Speaker Series

Report on the Global Health Conference 2017: One world, One Health

by June Agamah, MPH

UIS Public Health Department Collaborative Impact

At the UIS Department of Public Health, the month of October has been a busy one for our Faculty and staff. Members of our department were deployed to rub shoulders with other professionals in the field of public health. I represented the department by attending the first of its kind, in Springfield, Global Health conference held on Thursday, October 19, 2017, at the Memorial Center for Learning and Innovation (MCLI). The conference was well attended by 80 -85 people, most of which worked in the healthcare field. There were several poster boards made by medical students to show results of research that they conducted with other faculty members of the SIU Medical School of Medicine and Department of Pediatric Critical Care and Surgery.

This conference was special in many ways. First, it was a collaborative effort between the SIU School of Medicine Faculty, other guests from the department of Surgery, Family & Community Medicine, the Division of Plastic Surgery, Orthopedic and a representative from UIS Department of Public Health and Hospital Sisters Mission Outreach, Springfield, IL. Second, the objectives of the program addressed a number of elements of what we seek to do, as public health practitioners. Third, most of the presenters had first-hand experience with what it means to be born into communities and environments where lack of access to basic health care and education, poor-resourced and beau acratic governments were and still remains the norm.

The topics covered were: “Planned and Unplanned Disaster Relief: An International Perspective” by Dr. Jagannathan Srinivasaraghavan.

“Global Health Outreach with Medical Students: Where we have been and Where We are Going” by Dr. Careyana M. Brenham.

“UIS Public Health Students’ International Program” by Dr. Kamau Kemayo, PhD.

“Providing Rich Clinical Experiences for US Medical Students and Doctors in Rural Ghana” by Dr. Edem S. Agamah.

“The Challenges of Setting Up a PICU Where None Exists” by Dr. Sangita Basnet.

“Bridging the Medical Divide-The Nigeria Experience” by Dr. Osaretin B. Idusuyi.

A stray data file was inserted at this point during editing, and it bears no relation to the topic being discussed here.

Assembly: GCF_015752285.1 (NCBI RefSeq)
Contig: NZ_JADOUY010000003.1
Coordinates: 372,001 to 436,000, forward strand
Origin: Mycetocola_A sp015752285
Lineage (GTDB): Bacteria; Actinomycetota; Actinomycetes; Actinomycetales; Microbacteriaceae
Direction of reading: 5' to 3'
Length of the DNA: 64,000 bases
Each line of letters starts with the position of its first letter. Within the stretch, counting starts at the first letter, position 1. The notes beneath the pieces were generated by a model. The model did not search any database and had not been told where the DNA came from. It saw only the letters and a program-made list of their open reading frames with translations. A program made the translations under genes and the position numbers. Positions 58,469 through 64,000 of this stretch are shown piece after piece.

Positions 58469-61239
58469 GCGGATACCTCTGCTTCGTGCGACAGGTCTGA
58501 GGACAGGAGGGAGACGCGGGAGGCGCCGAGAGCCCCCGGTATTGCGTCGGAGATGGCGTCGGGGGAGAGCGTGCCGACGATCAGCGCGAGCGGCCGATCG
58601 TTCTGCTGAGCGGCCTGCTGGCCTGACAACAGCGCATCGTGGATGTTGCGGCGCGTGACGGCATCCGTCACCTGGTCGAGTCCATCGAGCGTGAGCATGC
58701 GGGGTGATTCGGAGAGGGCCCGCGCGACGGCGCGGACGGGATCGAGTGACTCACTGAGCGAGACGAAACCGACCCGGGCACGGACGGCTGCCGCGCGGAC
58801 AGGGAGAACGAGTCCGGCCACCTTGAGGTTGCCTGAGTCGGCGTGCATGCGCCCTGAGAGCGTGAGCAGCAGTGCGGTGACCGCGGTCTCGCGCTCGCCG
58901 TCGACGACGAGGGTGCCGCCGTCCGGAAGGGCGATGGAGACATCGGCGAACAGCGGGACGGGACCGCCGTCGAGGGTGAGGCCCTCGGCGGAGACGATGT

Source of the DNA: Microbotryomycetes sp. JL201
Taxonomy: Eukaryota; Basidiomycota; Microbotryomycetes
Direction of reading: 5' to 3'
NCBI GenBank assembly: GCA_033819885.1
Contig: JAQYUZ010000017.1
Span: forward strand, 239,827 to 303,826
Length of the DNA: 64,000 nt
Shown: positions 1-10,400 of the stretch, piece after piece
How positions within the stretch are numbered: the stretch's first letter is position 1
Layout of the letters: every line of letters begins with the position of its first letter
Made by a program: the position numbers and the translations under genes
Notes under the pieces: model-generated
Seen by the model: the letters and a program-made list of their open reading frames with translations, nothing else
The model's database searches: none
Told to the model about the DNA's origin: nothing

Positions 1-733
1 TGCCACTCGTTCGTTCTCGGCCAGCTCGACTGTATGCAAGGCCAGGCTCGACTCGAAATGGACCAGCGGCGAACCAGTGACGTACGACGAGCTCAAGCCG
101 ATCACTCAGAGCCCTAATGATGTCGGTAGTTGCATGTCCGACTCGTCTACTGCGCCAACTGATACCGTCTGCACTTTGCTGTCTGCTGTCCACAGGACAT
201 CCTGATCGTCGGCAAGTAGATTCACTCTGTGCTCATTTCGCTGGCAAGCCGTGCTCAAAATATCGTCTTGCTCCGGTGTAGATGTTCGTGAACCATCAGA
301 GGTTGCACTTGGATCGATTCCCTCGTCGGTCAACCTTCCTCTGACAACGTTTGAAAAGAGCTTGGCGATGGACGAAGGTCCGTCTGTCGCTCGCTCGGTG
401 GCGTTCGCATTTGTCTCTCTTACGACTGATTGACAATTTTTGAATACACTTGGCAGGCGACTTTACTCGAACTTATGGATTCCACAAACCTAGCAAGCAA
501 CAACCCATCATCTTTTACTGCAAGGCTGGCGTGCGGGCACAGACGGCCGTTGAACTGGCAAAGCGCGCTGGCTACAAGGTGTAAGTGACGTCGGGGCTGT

“International Plastic & Reconstructive Surgery: Expanding the Continuum of Care” by Dr. Michael W. Neumeister.

“Global Health and Infectious Disease: HIV, Hepatitis, and MDR Pathogens” by Dr. Janak Koirala.

“Equipped to Service: Resources for Medical Missions” by Georgia Winson.

At the end of the presentations, there was a 20-minute panel discussion. There were some lively discussions about whether there is such a thing as “brain drain’, since most doctors and professionals from resource-limited, poor countries leave their homeland and practice medicine abroad?



At the end of the program, the following objectives were met:

  • We learned how important it is to define the purpose of an international medical trip and maintain the scope of the trip.
  • They described how common legal/ethical/religious issues related to these mission trips and how to solve them.
  • They articulated how to develop/maintain funding for international medical mission trips.
  • Described how to maintain the safety of the medical personnel while traveling.
  • Describes how to transition from abundant technology to limited technology.
  • Described the public health impact from natural disasters, while dealing with immediate and protracted issues.
  • Described the prevalence and global burden of HIV, viral hepatitis and MDR pathogens.
  • Described the management of these conditions in resource limited settings.
  • Outlined the WHO ethical guidelines for donated supplies and equipment.
  • Describe the financial savings available through use of quality donated products and guidelines for providing medical supplies and other commodities after a natural disaster.
  • Described the structure and function of the healthcare delivery system in Sub-Saharan Africa.
  • Identified the major impediments to quality medical care.